PEWAUKEE, Wis. â" Former Gov. Tommy Thompson appeared poised for a political comeback late Tuesday as he held a modest but growing lead in a four-way Republican primary for an open U.S. Senate seat, setting up an ideologically divisive November battle with Democrat Tammy Baldwin.
According to unofficial returns, Thompson led his nearest rival, Eric Hovde, by 18,000 votes with more than three quarters of precincts reporting. The other two candidates had conceded.
Thompson, 70, was known as governor for his ability to work with Democrats, but he tacked far to the right in the primary in hopes of swaying tea party Republicans. The 50-year-old Baldwin, a veteran congress member from Madison, owns a liberal voting record but in past elections has won over voters in some conservative parts of her district.
Baldwin faced no primary opposition, and her presence on the November ballot is sure to elevate the contest into a national showcase. She is the first openly gay candidate to run on a major party ticket for the Senate.
Even before the primary vote was tallied, Republicans were lining up to paint Baldwin as a big-spending and out-of-touch liberal. âBaldwin is far to the left of not just President Obama, but to the vast majority of voters in Wisconsin,â read a statement from the National Republican Senatorial Committee issued before the GOP primary votes were even tallied.
Baldwin countered by saying all her potential Republican rivals had made it clear they would do the bidding of âspecial moneyed interestsâ over that of the middle class..
The stakes in November are particularly high for Democrats for hoping to retain control of the Senate, a crucial piece of which would be holding onto the Wisconsin seat held for a generation by retiring Democrat Herb Kohl.Recent polls show Baldwin holding her own in hypothetical matchups with each of her potential GOP rivals, including Thompson, the popular former governor and U.S. Health secretary attempting a comeback at age 70.
The Senate race will cap quite a year in the national spotlight for Wisconsin politics, beginning with a bruising but failed attempt by Democrats and organized labor to recall Republican Gov. Scott Walker. Just days ago, soon-to-be GOP presidential nominee Mitt Romney added veteran U.S. Rep. Paul Ryan of Janesville to the national ticket.
The November runoff promises rich story lines as well, not the least of which will be a sharp contrast in ideas and approach between Baldwin and whichever Republican she faces. Each has jockeyed to appear the most conservative of the bunch in a play for the same tea party base that propelled Walker into the governorâs office and kept him there through the recall.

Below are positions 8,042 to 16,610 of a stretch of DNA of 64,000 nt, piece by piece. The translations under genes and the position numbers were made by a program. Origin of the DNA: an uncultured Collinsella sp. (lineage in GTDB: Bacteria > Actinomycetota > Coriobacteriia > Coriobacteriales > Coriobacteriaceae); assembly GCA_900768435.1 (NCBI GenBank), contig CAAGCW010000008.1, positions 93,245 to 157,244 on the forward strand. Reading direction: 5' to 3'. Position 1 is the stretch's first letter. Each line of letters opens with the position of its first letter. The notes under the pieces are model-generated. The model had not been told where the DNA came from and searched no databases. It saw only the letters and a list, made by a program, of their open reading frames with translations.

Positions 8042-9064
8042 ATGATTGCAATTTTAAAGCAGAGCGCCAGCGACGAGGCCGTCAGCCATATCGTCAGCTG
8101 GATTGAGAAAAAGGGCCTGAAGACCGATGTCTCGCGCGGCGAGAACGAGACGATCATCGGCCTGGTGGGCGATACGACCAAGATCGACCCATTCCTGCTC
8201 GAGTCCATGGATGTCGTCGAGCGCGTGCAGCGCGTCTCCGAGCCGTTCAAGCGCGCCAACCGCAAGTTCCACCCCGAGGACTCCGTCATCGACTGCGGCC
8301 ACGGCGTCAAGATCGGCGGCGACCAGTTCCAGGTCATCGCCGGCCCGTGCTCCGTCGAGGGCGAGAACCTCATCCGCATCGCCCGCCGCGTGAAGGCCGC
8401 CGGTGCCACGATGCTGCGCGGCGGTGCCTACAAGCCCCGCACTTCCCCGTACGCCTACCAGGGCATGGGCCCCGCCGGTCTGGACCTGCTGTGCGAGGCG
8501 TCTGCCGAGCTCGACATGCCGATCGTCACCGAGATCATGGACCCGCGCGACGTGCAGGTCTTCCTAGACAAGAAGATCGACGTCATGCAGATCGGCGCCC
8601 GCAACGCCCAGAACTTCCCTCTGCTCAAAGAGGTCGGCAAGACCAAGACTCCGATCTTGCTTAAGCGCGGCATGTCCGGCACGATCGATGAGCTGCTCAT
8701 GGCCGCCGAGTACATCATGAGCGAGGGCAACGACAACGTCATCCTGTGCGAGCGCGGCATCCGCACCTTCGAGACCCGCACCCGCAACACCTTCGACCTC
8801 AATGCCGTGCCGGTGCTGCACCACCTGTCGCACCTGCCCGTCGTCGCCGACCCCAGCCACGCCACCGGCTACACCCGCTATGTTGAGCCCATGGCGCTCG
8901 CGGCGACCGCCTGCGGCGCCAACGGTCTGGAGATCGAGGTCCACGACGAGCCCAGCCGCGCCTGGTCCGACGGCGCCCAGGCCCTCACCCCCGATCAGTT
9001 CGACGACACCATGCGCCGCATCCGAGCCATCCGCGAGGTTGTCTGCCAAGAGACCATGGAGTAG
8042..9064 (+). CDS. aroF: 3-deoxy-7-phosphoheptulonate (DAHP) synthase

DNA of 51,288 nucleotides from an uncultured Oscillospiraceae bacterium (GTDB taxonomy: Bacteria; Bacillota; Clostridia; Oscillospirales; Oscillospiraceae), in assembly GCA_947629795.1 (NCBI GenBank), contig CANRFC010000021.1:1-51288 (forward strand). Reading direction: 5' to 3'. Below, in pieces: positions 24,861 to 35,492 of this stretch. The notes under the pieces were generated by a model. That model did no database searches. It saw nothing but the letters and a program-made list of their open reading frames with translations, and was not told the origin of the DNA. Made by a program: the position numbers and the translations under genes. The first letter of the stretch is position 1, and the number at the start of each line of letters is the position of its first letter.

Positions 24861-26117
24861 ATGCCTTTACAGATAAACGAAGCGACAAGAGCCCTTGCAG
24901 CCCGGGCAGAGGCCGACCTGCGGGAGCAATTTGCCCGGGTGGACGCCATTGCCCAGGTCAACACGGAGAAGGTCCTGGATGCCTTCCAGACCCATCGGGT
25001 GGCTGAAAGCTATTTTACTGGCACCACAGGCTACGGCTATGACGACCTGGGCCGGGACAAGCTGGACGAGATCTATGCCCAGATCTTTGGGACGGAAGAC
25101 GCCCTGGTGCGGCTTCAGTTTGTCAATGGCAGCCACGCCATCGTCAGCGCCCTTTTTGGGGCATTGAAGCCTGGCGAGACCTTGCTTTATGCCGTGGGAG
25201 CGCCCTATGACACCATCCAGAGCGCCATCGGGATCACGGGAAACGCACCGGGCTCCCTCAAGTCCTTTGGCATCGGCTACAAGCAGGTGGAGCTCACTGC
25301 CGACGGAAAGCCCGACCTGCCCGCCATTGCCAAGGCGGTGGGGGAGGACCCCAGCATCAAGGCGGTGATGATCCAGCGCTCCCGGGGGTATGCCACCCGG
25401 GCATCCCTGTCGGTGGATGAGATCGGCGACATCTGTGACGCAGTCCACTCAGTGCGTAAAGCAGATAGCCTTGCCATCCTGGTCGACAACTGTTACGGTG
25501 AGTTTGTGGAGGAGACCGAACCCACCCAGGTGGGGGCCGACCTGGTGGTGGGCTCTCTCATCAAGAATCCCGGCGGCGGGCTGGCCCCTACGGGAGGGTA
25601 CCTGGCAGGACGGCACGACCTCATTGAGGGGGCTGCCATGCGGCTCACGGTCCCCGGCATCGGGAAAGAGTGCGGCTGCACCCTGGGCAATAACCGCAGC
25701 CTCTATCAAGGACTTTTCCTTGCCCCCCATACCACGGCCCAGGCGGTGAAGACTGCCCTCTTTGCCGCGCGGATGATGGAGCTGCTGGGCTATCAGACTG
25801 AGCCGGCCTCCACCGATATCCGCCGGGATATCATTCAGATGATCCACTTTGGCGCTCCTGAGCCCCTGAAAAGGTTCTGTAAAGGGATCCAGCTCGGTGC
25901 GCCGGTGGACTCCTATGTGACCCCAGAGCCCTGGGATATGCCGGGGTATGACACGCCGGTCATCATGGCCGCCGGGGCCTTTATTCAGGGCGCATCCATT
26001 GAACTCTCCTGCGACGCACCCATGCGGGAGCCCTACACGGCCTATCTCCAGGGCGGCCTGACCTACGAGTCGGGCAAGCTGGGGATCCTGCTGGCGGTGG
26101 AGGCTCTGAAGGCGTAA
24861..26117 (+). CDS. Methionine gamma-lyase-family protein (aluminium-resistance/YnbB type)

Thompson, in recent years a Washington lobbyist, was the early favorite to win the primary. But as Tuesdayâs vote approached, polls showed him in a tightening race with wealthy hedge fund manager Eric Hovde, a hedge fund manager, and home builder Mark Neumann, a former congressman.
Also on the ballot was Wisconsin Assembly Speaker Jeff Fitzgerald, a close political ally of Walker.
As a four-term governor, Thompson amassed a broad wellspring of popularity that he clearly hoped would carry over into the Senate campaign. To woo conservative voters, he stressed his authorship of landmark welfare-to-work legislation in Wisconsin, which later served as a template for a national welfare overhaul under the Clinton administration.
But during the primary, Thompsonâs rivals attacked him for being a big spender as governor, one who was too willing to cut deals with Democrats. He also came under fire for numerous statements from his past that appeared to endorse the basic premise of the health-care reforms enacted by Romney in Massachusetts and later on a national scale by President Barack Obama.
To certify his conservative chops, Thompson centered his campaign on a pledge to deliver the decisive vote to repeal the Obama health care legislation. His campaign also immersed itself in the closing days with endorsements from icons of the right including former Defense Secretary Donald Rumsfeld.
He also highlighted support from conservative rocker Ted Nugent, Ohio activist and current congressional candidate Samuel Joseph Wurzelbacher, best known as âJoe the Plumber,â and onetime presidential contender Herman Cain, recently featured onâThe Daily Showâ pretending to be a president managing a devastating pipeline rupture by blowing a horn to summon âcreatures of the forestâ and advising all to run.